OBLIVION The Mystery of West Point Cadet Richard Cox By Harry J. Maihafer Brassey's. 256 pp. $24.95

Ever have the urge just to walk away from it all? Close the door, lock it, hit the bricks and never look back? Forty-six years ago, third-year West Point cadet Richard C. Cox did exactly that. The date was, to put it militarily, 14 January 1950. The clean-cut 21-year-old, who'd been in the Army before qualifying for the military academy, spent part of the afternoon watching Army's basketball team beat Rutgers, and that night signed out to go to dinner with a male civilian he'd been seen talking to after the game. He told his roommate he'd be back early. That was the last time, from that day on, that anyone at West Point or from his home town of Mansfield, Ohio, saw Richard Colvin Cox.

What made Cox's vanishing act even more puzzling was that he'd left few if any hints and nary a clue. Up to the day he disappeared, he'd been in regular contact, by phone and by mail, with his widowed mother and his fiancee, neither of whom ever heard from him again. Both told investigators there was nothing in his recent behavior to indicate unusual stress or a desire to leave West Point.

Regarding the mysterious "civilian friend," his roommates told the officer-in-charge that "Cox had gone on Dining Privileges shortly after six, having been invited out by a man he'd known in the army in Germany. The same man, they said, had also visited Cox the previous weekend. . . . {But} they had gathered from Cox's few remarks that he didn't really care for this guy and had even complained that the man was taking up too much of his time. Cox, they said, had described his visitor as pretty much of a braggart, a bad apple who even boasted about having murdered some woman in Germany." This information caused initial speculation to center on the possibility of foul play, rather than desertion, but no body turned up.

As the days following Cox's disappearance turned into weeks and months, the search conducted by the Army's Central Intelligence Division (CID) and the local police was joined by the FBI. Still no trace of Richard Cox. However, each time attention to the case seemed about to wane, something would happen to reignite the flame of public interest.

A letter Cox had written to a female friend in Germany in December 1949 was "returned to sender" and hurriedly opened, but its contents, while intriguing -- after mentioning that he was studying Russian, he asked, "What is the Russian situation in Lichtenfels and vicinity? . . . Im very interested in the Russian situation" -- led the investigators no further. In 1954, there was a purported sighting of Cox in the restaurant of the Greyhound bus station in Washington. And, of course, there were letters from correspondents who claimed to know where Cox was (one said he was being held in Greenwich Village as a "love prisoner"), or what had happened to him, or both. In 1957, when the State of Ohio declared Richard C. Cox legally dead, the FBI had no fresh leads.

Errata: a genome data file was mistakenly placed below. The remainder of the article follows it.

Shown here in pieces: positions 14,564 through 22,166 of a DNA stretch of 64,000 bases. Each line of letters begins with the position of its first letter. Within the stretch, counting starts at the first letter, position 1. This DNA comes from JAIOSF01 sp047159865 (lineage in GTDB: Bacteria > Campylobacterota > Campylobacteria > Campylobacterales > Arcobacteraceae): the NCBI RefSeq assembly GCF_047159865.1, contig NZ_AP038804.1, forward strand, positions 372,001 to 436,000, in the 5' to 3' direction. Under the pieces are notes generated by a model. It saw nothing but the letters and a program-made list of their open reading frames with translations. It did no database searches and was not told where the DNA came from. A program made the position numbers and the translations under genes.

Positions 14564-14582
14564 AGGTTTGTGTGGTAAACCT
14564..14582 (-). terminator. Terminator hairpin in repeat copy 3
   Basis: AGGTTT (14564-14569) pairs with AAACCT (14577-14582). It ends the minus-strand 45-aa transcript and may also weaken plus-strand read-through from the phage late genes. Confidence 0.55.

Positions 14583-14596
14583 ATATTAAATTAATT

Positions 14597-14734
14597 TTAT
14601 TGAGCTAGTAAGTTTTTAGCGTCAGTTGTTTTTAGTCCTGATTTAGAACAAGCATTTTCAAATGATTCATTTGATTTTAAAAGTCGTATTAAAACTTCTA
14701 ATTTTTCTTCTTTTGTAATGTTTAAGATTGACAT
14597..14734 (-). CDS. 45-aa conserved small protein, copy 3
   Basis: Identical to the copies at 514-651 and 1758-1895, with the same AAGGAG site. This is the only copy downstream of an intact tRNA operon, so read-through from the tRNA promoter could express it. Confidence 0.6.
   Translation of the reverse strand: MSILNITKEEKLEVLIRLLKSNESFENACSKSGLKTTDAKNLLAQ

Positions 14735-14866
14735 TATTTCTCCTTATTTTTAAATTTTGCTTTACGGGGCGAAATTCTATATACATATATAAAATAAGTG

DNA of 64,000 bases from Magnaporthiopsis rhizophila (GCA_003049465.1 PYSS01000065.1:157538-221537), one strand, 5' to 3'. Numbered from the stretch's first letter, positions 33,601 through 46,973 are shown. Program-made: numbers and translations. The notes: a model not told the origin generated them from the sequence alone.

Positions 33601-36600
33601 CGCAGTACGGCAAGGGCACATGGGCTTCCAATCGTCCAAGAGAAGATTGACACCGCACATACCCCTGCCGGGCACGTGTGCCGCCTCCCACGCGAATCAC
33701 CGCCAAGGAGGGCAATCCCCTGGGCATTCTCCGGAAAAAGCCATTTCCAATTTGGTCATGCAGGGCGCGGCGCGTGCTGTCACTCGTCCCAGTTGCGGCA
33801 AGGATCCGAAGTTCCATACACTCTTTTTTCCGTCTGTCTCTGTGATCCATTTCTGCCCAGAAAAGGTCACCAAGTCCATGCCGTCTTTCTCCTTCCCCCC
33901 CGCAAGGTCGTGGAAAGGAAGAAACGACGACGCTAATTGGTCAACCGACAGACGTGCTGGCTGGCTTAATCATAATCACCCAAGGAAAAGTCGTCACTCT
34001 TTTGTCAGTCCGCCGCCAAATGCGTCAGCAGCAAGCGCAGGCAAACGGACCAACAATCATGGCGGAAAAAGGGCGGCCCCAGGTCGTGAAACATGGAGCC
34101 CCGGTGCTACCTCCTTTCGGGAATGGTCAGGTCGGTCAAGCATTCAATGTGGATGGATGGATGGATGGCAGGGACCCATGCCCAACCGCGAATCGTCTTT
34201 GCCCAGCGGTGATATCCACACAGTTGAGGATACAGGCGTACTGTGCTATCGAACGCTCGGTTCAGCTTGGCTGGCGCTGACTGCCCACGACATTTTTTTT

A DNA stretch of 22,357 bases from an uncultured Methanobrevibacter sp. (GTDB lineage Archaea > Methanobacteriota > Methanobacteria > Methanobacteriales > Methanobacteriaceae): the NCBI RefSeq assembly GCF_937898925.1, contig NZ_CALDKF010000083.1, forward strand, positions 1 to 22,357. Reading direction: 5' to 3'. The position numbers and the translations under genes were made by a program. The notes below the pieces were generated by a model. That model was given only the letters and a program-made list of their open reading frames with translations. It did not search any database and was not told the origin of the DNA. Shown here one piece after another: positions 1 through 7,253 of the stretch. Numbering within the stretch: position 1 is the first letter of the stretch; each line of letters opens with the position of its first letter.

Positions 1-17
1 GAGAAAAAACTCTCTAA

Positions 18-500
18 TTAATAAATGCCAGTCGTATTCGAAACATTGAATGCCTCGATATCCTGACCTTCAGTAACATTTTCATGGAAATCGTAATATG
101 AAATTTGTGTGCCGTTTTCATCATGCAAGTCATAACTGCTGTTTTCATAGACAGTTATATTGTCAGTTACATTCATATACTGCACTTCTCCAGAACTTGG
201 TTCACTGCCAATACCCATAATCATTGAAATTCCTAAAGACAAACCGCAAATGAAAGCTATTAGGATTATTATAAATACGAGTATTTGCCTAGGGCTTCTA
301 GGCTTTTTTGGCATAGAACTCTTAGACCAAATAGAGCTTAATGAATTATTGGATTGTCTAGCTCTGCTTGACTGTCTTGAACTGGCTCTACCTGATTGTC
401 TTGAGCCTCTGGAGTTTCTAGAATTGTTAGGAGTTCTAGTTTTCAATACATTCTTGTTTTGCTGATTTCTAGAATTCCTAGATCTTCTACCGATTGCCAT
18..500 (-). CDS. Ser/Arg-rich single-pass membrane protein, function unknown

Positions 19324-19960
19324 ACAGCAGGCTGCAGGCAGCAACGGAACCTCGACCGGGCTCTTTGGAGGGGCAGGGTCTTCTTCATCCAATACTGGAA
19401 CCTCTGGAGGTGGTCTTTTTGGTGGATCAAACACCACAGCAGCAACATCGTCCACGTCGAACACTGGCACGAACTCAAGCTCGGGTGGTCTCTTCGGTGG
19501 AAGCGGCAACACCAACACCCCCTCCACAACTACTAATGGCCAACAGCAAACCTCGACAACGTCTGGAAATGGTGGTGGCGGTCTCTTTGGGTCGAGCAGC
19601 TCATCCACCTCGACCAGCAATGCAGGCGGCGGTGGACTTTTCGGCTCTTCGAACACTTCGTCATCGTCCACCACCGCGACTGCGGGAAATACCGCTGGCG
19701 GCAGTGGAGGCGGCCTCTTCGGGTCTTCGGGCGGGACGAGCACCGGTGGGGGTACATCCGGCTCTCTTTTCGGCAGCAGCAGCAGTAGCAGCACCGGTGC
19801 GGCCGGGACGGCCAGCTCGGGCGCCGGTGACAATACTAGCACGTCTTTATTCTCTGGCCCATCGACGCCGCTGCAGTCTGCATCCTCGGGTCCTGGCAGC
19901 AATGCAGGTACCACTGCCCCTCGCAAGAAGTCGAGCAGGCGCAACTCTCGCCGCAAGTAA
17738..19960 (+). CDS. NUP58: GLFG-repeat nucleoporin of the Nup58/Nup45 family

"Understandably," Harry J. Maihafer writes, "the army officials believed they were finally justified in putting the Cox mystery behind them, and they doubtless believed they had heard the last of Richard Colvin Cox, the missing West Point cadet.

"They were wrong."

Enter Marshall Jacobs. In 1985, nearing retirement as a Florida high school teacher, Jacobs, who'd been raised in the West Point area and was a trained researcher, decided to spend his retirement years "finding out what happened to Richard Cox." And it appears that he has. In 1995, Jacobs looked up Maihafer, a military historian (West Point Class of 1949) whose books he admired. He begged Maihafer for a meeting.

Maihafer writes, "Marshall Jacobs turned out to be personable, articulate, and the owner of a fascinating story." The admittedly obsessive researcher told the writer "what he had learned during his extensive, labyrinthine, eight-year investigation. . . . Personally, I've always been a fan of mystery stories. Now I was hearing a tale that rivaled the best fiction. It had all the elements -- international intrigue, murder, coverups, dramatic surprises, and dogged detective work."

The result of their collaboration is "Oblivion," a fitting tribute to the work of Jacobs, and a (fairly) satisfying coda to the saga of Richard Cox. If I can't go so far as to call this book a page-turner, I can say it held my interest right up to the very end -- no, especially at the very end.

I'm tempted to tell you what Jacobs found, but I'm afraid that if I did I might disappear. The reviewer writes frequently about true crime and the law.